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Web Application Testing: The Basics of Web App Test Automation

Chris Schwartz

Chris Schwartz

This article is your guide for understanding web application testing in 2024. Keep reading to learn how to test web applications, what you can automate, and other useful best practices.

Skip ahead to:

What is web application testing?

How to test web applications

What can you automate to save time?

Web app test automation best practices

Web application testing FAQ

IT landscapes are becoming increasingly simplified as more applications and services migrate into a single technology - web-based. However, this also comes with risks.

To deliver a great end-user experience, web applications and websites must work across multiple browsers, browser versions, operating systems (OS), and devices, including mobile.

With all the possible combinations, the number of usage scenarios to be tested explodes. There could be over a thousand usage scenarios to test in web application testing when looking at large, complex applications.

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What is web application testing?

Web testing, or web application testing, is a software practice that ensures quality by testing that the functionality of a given web application is working as intended or as per the requirements.

Web application testing allows you to find bugs at any given time, prior to a release, or on a day-to-day basis.

Testing is an essential part of software development.

Just as the graphic shows below, whenever there’s a change in your software, no matter how small, this opens the door for bugs to enter your system.

Manual testing creates more bugs-1

The later bugs are detected in the development process, the more expensive they are to fix. Implementing thorough web application testing early can help prevent these increased costs.

Average cost of a software bug

How to test web applications

Given the complexity and variety of modern web applications, a multifaceted testing approach is essential. This section outlines the key web test case scenarios, including functionality, usability, regression, end-to-end, cross-browser, and performance testing.

Functional Testing

A single end-user can make the whole system crash in minutes, even after unit, integration, and performance tests have passed. This usually happens because the user does something the developers did not expect.The purpose of functional testing is therefore to ensure that the functionality of the software works as intended for an end-user. It tests this through the UI of the application. As opposed to non-functional testing, it doesn’t deal with the underlying source code, and doesn’t evaluate things like speed, scalability, and reliability.There are many types of functional tests. Examples of functional tests in a web application UI include testing that:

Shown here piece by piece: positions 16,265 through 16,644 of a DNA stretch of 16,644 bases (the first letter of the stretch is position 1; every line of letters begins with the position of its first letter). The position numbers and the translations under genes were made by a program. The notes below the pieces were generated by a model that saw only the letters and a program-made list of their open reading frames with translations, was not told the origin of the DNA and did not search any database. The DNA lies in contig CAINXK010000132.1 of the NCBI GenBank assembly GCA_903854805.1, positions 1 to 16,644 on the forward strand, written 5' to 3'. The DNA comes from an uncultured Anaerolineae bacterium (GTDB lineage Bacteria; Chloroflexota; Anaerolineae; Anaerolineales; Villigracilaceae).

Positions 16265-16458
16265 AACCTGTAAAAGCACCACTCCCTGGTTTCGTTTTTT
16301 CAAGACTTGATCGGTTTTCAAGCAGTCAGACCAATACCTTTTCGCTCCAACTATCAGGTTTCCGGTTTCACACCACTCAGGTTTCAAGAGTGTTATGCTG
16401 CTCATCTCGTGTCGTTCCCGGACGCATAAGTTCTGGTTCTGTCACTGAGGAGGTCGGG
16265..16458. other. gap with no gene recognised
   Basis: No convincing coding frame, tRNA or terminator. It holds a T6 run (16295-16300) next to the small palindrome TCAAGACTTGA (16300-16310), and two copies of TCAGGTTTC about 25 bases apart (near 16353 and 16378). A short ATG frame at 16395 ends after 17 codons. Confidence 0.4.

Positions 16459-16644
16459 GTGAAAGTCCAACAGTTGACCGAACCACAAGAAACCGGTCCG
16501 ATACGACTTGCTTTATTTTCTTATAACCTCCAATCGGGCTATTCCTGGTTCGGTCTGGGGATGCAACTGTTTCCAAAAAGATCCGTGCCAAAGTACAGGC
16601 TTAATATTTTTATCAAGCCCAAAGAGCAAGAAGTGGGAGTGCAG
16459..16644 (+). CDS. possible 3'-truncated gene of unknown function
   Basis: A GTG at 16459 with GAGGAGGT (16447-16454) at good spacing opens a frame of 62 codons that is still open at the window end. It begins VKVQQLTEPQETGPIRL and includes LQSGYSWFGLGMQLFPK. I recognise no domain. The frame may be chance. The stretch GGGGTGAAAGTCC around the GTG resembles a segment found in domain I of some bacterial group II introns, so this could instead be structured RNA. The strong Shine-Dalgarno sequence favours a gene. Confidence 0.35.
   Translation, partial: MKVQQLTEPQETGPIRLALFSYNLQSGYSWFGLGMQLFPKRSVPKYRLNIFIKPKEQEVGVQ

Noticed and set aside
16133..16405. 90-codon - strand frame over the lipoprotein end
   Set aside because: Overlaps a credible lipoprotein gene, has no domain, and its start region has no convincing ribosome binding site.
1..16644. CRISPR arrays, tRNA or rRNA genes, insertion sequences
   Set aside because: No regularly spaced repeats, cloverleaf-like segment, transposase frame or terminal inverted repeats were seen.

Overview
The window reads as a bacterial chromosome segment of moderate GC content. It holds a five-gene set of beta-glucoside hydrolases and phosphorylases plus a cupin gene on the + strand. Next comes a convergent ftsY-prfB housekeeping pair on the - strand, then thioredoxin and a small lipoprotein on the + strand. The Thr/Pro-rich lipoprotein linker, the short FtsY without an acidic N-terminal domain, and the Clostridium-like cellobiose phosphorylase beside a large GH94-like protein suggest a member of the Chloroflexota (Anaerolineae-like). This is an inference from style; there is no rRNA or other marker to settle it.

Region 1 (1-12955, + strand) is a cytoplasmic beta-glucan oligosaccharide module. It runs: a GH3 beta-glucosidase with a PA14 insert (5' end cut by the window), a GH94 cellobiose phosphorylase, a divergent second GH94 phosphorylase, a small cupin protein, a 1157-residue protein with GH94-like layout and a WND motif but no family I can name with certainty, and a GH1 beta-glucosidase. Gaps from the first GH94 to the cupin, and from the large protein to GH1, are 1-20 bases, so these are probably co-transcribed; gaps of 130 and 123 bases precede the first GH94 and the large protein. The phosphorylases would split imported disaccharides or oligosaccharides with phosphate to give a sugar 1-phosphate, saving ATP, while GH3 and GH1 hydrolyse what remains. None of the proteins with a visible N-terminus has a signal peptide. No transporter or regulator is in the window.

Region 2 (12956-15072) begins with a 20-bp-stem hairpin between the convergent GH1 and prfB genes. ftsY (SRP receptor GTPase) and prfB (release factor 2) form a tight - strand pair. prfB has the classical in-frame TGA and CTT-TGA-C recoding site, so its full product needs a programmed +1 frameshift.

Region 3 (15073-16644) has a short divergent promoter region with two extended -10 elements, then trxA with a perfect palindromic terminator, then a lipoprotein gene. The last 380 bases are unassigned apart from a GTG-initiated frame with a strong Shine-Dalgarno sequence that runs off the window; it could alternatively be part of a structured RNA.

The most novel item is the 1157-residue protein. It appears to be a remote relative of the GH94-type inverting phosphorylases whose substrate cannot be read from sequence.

1. The login to your web application is successful across browsers and devices
  2. The web application is interacting as intended with external databases and syncing successfully
  3. Invoices are being sent and received with the correct information and securely
  4. Buttons, text fields, menus, etc., are working as per the requirements

Usability Testing

Usability testing focuses on design aspects rather than functional aspects, assessing the user experience, and how intuitive and user-friendly the web application is.

Key aspects include:

  • User Interface Evaluation: Analyzing the layout, design, and navigability.
  • User Experience Testing: Assessing the ease of learning and using the application.
  • Accessibility Testing: Ensuring the application is accessible to all users, including those with disabilities.

Regression Testing

Regression testing is critical whenever updates or changes are made to the application. It ensures that new code doesn't negatively impact existing functionality, and typically includes functional tests as part of its scope.

This type of testing:

  • Verifies Existing Functionality: Ensures that previous functions still operate as intended after modifications.
  • Identifies Unintended Consequences: Catches any new bugs introduced by recent changes.

End-to-End Testing

End-to-end testing examines the complete functionality of the web application from start to finish, emulating real user scenarios. It aims to ensure that all components of the application work together seamlessly. End-to-end testing is typically applied to a business’ most important or common business processes, to reduce the risk that these key flows break.

This involves:

  • Workflow Testing: Ensuring all the integrated parts of the application interact correctly.
  • Data Integrity Testing: Confirming that data maintains its integrity throughout all transactions.

Cross-Browser Testing

With the variety of browsers available, browser-based testing ensures that the web application performs consistently across different browsers and their versions.

This testing type:

  • Ensures Compatibility: Verifies that the application functions correctly on various browsers.
  • Identifies Browser-Specific Issues: Highlights any layout or functional issues unique to certain browsers.